In 1965, a group of local farmers from Yorkshire created ASDA. The company defines itself as “ Britain’s best value food and clothing superstore”. At its 245 stores and 19 depots across the UK, ASDA employs 109000 people and it sells mainly food but has started over the last years to sell not only groceries but jewerly, music and clothes.
By building stores at areas built before, ASDA looks after its environment reducing building time keeping disruption to a minimum, they use the latest technology on construction minimizing raw materials and energy used and designing stores so that all customers can reach them through many ways of transport.
When regarding tax, ASDA has to keep up with the government initiatives. If the government raises taxes consumers will have less available income. This affects ASDA when regarding luxury items like their clothing range and expensive foodstuffs and people will only have enough disposable income for basic food necessities.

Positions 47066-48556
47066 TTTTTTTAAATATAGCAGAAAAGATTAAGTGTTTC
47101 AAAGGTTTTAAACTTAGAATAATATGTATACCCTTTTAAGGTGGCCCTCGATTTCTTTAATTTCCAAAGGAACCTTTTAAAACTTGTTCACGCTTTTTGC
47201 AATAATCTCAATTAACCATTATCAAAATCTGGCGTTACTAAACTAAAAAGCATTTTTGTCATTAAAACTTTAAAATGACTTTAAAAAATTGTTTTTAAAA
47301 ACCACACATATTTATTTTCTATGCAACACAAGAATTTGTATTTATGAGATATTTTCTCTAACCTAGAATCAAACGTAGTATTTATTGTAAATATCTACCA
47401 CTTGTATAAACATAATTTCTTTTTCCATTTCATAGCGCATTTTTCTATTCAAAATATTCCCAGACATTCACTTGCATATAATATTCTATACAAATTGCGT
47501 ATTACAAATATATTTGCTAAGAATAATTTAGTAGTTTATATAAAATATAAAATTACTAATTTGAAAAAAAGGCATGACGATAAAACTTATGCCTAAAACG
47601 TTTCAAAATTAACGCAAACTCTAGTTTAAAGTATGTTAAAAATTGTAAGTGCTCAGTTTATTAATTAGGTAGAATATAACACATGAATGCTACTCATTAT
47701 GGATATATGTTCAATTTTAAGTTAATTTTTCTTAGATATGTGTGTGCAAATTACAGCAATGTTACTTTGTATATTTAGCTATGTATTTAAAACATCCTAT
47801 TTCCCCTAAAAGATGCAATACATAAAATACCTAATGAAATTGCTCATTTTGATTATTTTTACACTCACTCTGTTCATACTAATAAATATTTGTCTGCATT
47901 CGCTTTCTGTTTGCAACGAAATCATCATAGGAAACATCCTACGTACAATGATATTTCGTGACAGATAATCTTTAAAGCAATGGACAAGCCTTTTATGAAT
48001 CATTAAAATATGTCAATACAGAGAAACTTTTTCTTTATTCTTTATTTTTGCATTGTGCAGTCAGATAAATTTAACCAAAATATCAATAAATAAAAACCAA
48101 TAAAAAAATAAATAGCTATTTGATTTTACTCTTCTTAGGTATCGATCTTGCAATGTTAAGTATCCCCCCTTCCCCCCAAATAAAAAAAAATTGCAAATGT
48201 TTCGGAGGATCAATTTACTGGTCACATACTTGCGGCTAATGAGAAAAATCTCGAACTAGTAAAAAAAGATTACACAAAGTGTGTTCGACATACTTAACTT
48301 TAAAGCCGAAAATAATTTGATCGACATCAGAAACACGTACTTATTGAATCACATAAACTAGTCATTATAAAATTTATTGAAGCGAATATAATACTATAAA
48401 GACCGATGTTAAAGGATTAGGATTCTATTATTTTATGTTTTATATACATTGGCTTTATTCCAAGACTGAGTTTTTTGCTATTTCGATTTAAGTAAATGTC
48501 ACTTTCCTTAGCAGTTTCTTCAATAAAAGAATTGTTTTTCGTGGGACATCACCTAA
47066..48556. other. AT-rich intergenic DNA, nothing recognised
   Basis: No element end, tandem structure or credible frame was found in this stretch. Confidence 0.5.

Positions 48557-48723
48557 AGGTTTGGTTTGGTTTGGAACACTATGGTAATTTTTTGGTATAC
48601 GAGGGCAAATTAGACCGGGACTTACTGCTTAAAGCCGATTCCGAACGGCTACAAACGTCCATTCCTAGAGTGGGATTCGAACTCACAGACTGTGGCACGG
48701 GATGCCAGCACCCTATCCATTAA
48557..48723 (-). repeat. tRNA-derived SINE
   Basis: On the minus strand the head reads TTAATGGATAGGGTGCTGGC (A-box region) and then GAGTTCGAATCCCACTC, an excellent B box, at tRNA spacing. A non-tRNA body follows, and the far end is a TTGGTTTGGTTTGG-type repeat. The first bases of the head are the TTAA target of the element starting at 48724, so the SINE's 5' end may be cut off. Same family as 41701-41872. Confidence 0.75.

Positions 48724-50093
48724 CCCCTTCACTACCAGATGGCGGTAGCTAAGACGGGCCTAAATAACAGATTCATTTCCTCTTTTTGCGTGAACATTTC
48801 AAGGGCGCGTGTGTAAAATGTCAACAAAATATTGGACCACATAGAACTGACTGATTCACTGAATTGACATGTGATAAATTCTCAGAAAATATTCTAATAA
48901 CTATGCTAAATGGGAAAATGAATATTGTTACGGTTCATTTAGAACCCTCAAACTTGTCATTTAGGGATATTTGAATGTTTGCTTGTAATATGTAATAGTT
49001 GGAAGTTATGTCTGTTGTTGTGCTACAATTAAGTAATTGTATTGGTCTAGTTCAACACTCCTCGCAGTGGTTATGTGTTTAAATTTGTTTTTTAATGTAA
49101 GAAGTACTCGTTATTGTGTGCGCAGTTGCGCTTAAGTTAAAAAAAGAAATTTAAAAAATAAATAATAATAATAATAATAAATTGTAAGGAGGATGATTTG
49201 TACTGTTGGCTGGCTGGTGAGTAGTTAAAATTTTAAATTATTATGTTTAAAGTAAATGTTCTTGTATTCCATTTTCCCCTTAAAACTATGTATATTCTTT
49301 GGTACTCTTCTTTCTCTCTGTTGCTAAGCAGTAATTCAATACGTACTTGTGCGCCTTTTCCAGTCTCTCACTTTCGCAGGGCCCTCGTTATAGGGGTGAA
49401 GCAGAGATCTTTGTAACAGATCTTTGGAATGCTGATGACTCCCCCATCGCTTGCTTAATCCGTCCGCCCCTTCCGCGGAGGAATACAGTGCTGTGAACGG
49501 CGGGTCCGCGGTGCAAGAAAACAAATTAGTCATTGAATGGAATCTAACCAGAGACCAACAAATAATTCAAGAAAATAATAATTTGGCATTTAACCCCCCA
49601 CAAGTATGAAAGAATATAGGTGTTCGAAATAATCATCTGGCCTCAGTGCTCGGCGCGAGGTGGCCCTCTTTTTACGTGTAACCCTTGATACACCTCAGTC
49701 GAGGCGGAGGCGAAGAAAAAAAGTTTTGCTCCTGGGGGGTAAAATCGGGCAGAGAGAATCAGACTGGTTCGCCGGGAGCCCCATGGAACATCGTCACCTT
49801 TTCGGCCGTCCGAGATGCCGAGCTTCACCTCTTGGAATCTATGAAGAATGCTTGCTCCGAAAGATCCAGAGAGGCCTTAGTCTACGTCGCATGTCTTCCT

This applies as well to the government increasing inflation: ASDA will need to increase prices of some products if inflation.
However, if inflation and tax increases this won’t hit ASDA as much as other companies which only sell luxury goods due to people’s necessity of buying the basic goods. ASDA will only be affected by government increases.
As most supermarkets, ASDA uses Electronic Point of Sale, adapting a loyalty scheme. When EPOS was first introduced ASDA decided that there was too much information being stored and they did not really required the customer’s personal information. “ We will continue using electronic point-of-sale systems to analize customer’s behaviour.” Bishop Auckland has is opening a new store which has spent 16 millions to cover up all disabled people’s needs, so they can be abide by the specific legislation.
Staff members have teamed up a disability forum based on a series of meeting with the purpose of decide how to make stores more...
Please join StudyMode to read the full document